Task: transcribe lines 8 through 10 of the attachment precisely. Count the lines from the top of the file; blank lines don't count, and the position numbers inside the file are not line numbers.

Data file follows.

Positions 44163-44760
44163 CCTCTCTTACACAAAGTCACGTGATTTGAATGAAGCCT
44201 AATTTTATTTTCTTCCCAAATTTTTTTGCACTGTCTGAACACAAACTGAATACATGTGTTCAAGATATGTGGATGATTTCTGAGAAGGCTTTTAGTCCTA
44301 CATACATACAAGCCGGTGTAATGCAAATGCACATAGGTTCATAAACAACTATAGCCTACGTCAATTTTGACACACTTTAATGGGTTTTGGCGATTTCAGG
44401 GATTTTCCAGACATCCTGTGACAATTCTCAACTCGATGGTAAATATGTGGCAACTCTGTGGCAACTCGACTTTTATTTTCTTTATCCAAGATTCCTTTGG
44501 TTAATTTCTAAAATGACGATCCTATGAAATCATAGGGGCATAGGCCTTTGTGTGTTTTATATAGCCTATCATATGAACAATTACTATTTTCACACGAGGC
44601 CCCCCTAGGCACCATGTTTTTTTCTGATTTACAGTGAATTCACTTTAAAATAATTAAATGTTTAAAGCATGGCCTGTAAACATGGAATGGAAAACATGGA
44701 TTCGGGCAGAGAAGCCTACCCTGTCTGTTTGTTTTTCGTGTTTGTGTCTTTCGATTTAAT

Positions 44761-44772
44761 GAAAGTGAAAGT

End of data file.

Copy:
44701 TTCGGGCAGAGAAGCCTACCCTGTCTGTTTGTTTTTCGTGTTTGTGTCTTTCGATTTAAT

Positions 44761-44772
44761 GAAAGTGAAAGT